Following the 1950s Golden Age of sf, Delany (Through the Valley of the Nest of Spiders), Ursula K. Le Guin, Joanna Russ, Robert Silverberg, and a handful of others invigorated the often staid genre by not only exploring previously taboo subjects but publishing lucid critical articles and nonfiction works. With the 1960s came the demand to confront sociopolitical realities, but unlike mainstream literature, the genre resisted change until 1962, when Delany published his first novel, The Jewels of Aptor, wherein a poet/sailor and his strange passenger journey to a land ruined by war. With the symbolist verve of Arthur Rimbaud and using personal experience as backdrop, Delany charged the work with naturalism rare in the genre at that time. Ambivalent about his status as the “first major African American sf author,” Delany wrote “Racism and Science Fiction” in 1998, which casts a scholarly eye on the genre. This collection includes this essay, the novella “The Atheist in the Attic,” an interview with Delaney, a selected bibliography, and V author biography.

Verdict Delany readers, as well as those interested in sf’s fraught evolution, will find much to enjoy and ponder in this latest addition to the “Outspoken Authors” series.—William Grabowski, McMechen, WV

Goolrick, Robert. The Dying of the Light. Harper. Jul. 2018. 278p. ISBN 9780062678225. $26.99; ebk. ISBN 9780062678249. F

Diana Cooke is no mere beauty: she is adventurous, smart, and, sadly, needs to save her family home, Saratoga, in Virginia. Once a gem of Southern society, the mansion, along with the Cookes, has fallen on hard times after World War I. On making her debut into society, Diana catches the eye of Captain Copperton, an obscenely rich man. After an exciting start, the marriage rapidly becomes miserable. When Copperton dies in an accident, his will deals Diana the unkindest cut: their son, Ashton, is sent to boarding school. The story then jumps ahead nine years as Ashton and his college roommate Gibby visit Saratoga, setting in motion a series of events with tragic consequences. While Goolrick (A Reliable Wife) was aiming for Southern gothic, the novel’s tone ends up being more overwrought than atmospheric.The framing device of a reporter looking to uncover the truth behind the fire that destroyed Saratoga adds a curious distance to the overall narration. More problematic is the way the author writes his black and female characters. The ease in which he pardons Copperton for continued marital rapes of Diana aligns with his chauvinistic descriptions of her and other female personae.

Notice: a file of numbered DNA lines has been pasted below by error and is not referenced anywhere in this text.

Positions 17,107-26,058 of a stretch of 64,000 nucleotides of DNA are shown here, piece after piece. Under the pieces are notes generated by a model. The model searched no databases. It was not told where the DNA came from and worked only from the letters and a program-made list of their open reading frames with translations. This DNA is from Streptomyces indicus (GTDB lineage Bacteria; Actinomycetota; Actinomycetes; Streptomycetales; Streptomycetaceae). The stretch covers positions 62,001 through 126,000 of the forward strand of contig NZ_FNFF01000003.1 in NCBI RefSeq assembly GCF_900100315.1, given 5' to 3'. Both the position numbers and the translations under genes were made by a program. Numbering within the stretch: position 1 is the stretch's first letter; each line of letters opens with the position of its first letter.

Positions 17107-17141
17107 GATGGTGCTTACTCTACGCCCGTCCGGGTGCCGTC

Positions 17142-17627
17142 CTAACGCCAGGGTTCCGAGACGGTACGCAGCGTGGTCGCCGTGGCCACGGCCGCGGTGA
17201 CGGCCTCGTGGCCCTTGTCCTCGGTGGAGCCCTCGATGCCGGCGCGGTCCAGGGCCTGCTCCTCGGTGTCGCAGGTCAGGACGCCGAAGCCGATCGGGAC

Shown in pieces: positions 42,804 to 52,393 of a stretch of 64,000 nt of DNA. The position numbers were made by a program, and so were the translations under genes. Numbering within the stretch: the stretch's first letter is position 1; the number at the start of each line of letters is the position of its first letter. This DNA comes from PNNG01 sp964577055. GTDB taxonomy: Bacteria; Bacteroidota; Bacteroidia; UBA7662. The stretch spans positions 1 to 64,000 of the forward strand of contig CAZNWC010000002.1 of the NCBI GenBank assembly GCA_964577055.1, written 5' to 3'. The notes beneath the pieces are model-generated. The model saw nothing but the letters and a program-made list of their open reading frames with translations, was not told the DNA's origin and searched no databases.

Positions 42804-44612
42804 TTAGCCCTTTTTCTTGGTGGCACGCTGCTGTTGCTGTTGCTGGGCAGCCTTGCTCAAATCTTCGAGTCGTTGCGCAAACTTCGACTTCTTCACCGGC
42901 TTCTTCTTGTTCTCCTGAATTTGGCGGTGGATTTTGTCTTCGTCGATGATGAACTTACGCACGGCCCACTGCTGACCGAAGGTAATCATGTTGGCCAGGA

Verdict Buy only where the author’s previous books were popular. [See Prepub Alert, 1/29/18.]—Lynnanne Pearson, Skokie P.L., IL

Kelly, Cathy. Secrets of a Happy Marriage. Grand Central. Jul. 2018. 416p. ISBN 9781538728796. pap. $14.99; ebk. ISBN 9781538728802. F

Late in life, Bess has unexpectedly fallen in love with Edward, a widower with two adult children. She couldn’t be happier with her new husband and is looking forward to celebrating Edward’s 70th birthday with a huge party for all of the extended family. Yet as the invites go out, Bess soon realizes she may be in over her head with this clan. Edward’s daughter, Jojo, hates Bess and desperately misses her mother. Niece Cari is upset that her cousin Traci is also invited since Cari’s fiancé left her at the altar for Traci. At the same time, Bess has a thorny relationship with her adult daughter Amy. Adding to the challenging dynamics, editor Cari is dealing with losing her star author to another editor, Jojo is going through unsuccessful infertility treatments, and Amy is having an affair with a married man, while Edward’s siblings have their own secrets. It all comes to a head at Lisowen Castle in Ireland as the family gathers and lets loose.